- New Indictments Raise Old Questions about Physician Recruitment Agreements
- October 8, 2003 | Author: Joseph L. Ardery
- Law Firm: Frost Brown Todd LLC - Louisville Office
A federal grand jury in San Diego issued an indictment of a hospital CEO in June, and a separate indictment of the hospital and its parent entity in July, charging that physician recruitment agreements which benefited existing practice groups violated the federal Anti-Kickback Statute. The grand jury alleges that a portion of the $10 million in benefits the hospital paid in connection with physician relocations were disguised kickbacks to the practice groups the recruited physicians joined. These charges carry potential penalties of imprisonment, major fines, and exclusion from the Medicare program.
Hospitals all over the United States conduct physician recruitment programs under which payments are made, directly or indirectly, to existing physician practice groups. The OIG's narrow "safe harbor" regulation for certain recruitment arrangements says they must "not directly or indirectly benefit any person (other than the practitioner being recruited) or entity in a position to make or influence referrals to the entity providing the recruitment payments or benefits."
Many physicians relocating to another community want the stability of an existing practice as their base. Many relocations will not occur unless the recruiting hospital takes some action which benefits an existing practice group in some direct or indirect way. Hospitals, of course, tend to work with practice groups they know well in structuring such deals.
The new San Diego case differs in certain material respects from the famous Kansas City case several years ago in which several hospital executives, physicians, and lawyers were indicted, and some, but not all of the defendants were found guilty. The jury ultimately found that some but not all of the executives were judged to have paid kickbacks to two physicians under sham medical director agreements. In the Kansas City case, the physicians were indicted. The hospital was not indicted. It had paid $17 million earlier in the process to be let out. Two lawyers were indicted but were released from the case by the judge at the end of the trial.
In San Diego, it appears, at least at this point, that neither the physicians nor the lawyers have been indicted and the hospital entity and its parent have not found a way out. They, along with the CEO, are facing the potential "death penalty" of Medicare exclusion.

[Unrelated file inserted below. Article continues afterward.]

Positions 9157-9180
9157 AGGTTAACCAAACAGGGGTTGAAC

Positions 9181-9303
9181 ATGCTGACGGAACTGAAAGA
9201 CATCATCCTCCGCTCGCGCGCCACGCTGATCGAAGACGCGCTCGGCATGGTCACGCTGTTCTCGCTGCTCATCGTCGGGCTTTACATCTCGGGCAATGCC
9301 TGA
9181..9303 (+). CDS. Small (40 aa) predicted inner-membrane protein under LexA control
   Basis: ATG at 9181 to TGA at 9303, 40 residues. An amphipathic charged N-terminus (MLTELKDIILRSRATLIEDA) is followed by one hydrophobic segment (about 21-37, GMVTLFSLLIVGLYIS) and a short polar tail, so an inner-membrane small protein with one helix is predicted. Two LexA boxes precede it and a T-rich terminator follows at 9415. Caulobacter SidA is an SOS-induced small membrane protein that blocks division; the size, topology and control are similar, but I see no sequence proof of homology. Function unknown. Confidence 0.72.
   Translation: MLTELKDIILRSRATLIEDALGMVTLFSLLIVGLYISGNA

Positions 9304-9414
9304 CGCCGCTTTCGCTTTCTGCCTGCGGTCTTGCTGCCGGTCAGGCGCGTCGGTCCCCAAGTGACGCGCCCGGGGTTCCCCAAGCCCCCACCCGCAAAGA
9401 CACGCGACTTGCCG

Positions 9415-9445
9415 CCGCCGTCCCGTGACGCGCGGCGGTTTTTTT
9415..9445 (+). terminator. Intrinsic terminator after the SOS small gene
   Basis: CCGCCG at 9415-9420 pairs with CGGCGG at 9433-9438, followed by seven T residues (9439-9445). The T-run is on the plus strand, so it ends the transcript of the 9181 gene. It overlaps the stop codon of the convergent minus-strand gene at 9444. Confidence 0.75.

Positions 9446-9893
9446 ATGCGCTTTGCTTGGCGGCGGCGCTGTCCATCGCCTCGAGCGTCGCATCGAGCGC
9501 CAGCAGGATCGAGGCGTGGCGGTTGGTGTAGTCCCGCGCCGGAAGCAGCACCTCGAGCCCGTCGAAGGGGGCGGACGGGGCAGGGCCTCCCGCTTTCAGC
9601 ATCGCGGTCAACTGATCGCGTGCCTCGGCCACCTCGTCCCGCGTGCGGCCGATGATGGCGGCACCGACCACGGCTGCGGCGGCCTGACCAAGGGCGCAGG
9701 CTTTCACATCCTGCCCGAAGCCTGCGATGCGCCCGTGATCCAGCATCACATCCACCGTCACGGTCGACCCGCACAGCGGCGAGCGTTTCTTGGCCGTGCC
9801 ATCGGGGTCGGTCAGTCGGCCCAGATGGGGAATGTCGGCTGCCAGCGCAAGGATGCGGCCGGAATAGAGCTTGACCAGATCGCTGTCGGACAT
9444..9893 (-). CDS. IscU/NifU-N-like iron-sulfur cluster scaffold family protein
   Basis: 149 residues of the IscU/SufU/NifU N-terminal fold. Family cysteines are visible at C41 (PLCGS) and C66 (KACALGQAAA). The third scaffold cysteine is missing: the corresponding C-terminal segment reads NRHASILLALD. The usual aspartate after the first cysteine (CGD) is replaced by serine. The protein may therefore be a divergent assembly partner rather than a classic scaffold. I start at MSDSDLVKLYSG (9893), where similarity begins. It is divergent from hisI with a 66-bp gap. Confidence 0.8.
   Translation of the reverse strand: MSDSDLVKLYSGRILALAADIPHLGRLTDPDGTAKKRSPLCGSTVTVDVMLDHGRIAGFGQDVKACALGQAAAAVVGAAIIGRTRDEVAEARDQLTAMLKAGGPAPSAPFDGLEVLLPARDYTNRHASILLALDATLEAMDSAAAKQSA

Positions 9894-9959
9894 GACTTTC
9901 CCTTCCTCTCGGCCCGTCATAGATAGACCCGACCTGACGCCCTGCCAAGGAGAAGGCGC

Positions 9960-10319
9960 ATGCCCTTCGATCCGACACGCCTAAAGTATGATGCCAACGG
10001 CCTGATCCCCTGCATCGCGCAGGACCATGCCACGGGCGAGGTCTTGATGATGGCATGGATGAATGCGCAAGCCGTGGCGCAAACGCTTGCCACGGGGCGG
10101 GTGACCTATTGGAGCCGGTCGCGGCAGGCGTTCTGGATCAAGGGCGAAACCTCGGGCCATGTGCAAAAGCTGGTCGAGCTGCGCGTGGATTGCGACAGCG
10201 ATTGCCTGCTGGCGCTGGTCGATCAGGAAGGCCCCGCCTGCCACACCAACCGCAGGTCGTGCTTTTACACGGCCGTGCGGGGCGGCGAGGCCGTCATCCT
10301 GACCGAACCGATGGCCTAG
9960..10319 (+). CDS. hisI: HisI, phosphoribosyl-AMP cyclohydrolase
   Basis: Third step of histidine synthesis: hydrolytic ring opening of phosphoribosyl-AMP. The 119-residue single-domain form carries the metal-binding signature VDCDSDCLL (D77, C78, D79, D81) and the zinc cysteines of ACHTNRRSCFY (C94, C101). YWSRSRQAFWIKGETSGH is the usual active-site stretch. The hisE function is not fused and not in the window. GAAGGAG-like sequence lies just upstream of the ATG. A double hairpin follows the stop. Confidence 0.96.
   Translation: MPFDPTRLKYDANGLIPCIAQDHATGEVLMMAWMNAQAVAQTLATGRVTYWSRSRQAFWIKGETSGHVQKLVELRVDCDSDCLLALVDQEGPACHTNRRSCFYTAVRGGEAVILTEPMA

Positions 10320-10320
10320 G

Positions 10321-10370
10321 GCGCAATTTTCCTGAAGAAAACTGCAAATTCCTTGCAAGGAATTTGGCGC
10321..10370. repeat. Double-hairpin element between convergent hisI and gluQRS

This column noted in the August 2002 edition of Medical News that the Anti-Kickback Statute is so broadly worded, and its meaning has been so expansively construed by the courts, that any hospital benefit conferred on a member of its medical staff can be the subject of an indictment unless it is covered by a safe harbor regulation or an advisory opinion. The San Diego hospital cannot have the benefit of the limited safe harbor because it worked with local practice groups in structuring its recruitment program. News reports do not indicate the hospital is claiming it received an advisory opinion. Thus, the bottom line is that the San Diego defendants appear to have substantial legal exposure.
We all must hope that the resolution of this important case will show that either (a) a prosecutor has pressed too hard and the parties, with or without the direct aid of the court, find a way to resolve the matter far short of the potential penalties under the Anti-Kickback Statute, or (b) the hospital's actions were so over the top in paying for referrals that indictments were the only reasonable alternatives for the grand jury and a guilty verdict is the only just result.
Anything in between will only add to the painful uncertainty that many health care providers face as they structure reasonable business arrangements under the shadow of the Anti-Kickback Statute.